[Ed. – Right now the drone user has the advantage. It creates more danger to try to take out the drones kinetically, and even if it didn’t, most couldn’t be taken out with gunfire. Deterring use by going after the drone controllers on Mexican territory is not an option, at least for now. Most counter-drone techniques are about jamming the control comms, but there’s no doctrine for all this. Interestingly, laser technology isn’t mentioned in the article. A pretty good treatment of the overall topic is here. Ingenuity in this situation will be a seminal factor in how the use of drones progresses across the board, including for benign civilian purposes.]
The use of drones by cartels operating at the southern border is not new, but what started as a rare occurrence five years ago has become constant. …
Drones lurk above agents who are on foot, in their vehicles, on an ATV, or on a horse. Mexican smugglers who are moving drugs or people use the devices to determine where agents are not present and can then send something or someone across the border without being detected. Other drones may be loaded with a few ounces to a kilogram of narcotics and flown to the U.S. side, then the drone can drop it for the next mover to pick up and transport deeper into the country.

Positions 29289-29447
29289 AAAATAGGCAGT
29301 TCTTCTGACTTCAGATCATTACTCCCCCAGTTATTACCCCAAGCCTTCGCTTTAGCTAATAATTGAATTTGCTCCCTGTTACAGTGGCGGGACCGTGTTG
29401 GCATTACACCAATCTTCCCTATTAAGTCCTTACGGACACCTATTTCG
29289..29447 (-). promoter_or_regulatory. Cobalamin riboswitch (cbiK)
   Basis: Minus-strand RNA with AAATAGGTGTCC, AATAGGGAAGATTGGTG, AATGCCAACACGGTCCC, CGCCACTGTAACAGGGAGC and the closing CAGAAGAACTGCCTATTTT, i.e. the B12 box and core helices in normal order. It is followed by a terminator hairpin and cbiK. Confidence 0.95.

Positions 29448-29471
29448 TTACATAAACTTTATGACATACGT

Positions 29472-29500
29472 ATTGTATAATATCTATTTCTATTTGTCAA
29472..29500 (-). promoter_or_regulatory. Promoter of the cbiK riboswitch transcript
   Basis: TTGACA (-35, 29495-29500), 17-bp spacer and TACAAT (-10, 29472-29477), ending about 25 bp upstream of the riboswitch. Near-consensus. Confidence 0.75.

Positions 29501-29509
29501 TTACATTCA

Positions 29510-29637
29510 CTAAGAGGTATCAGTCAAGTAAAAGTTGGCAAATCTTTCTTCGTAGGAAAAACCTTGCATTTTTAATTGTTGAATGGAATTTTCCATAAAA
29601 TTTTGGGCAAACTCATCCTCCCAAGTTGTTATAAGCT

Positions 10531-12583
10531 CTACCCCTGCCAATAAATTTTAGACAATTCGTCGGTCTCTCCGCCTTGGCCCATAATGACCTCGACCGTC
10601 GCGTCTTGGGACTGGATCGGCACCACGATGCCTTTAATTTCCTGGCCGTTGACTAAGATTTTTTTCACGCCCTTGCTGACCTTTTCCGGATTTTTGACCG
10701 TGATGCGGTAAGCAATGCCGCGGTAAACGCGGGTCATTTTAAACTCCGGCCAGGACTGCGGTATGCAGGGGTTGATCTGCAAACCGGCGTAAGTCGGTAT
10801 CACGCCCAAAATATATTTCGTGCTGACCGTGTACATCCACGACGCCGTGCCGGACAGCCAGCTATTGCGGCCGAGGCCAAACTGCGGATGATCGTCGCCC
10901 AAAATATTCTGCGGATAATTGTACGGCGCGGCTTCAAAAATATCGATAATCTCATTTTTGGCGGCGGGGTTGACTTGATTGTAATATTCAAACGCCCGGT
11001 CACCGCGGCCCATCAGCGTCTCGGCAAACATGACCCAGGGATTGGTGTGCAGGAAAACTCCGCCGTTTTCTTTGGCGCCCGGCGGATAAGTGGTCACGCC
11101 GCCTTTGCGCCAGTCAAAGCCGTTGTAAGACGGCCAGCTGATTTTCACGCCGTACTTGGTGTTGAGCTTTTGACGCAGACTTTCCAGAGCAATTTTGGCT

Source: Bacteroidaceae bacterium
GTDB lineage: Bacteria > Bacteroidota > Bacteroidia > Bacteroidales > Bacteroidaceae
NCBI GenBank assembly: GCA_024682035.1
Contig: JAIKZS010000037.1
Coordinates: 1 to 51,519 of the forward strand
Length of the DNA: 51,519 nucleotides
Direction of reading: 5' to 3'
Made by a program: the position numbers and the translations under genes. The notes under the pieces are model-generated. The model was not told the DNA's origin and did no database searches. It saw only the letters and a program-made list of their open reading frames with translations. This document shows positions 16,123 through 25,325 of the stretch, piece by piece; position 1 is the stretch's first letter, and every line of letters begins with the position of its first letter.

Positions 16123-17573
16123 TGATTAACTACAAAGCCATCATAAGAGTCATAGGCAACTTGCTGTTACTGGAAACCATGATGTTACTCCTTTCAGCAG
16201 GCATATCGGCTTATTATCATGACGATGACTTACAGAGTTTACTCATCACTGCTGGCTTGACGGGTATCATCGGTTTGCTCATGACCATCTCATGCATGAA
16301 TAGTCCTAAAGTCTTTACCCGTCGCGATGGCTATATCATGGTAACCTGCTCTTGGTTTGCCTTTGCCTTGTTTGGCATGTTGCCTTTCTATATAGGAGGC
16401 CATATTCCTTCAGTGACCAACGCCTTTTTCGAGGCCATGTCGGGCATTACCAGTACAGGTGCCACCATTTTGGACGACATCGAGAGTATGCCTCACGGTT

The problem for agents is that drones can fly hundreds of feet overhead, which allows the unmanned aerial systems to go unseen, especially at night, and unheard. The agency knows they are a growing problem, but it is impossible to shoot them down with a gun, and they do not have the legal authority to use other measures to seize them.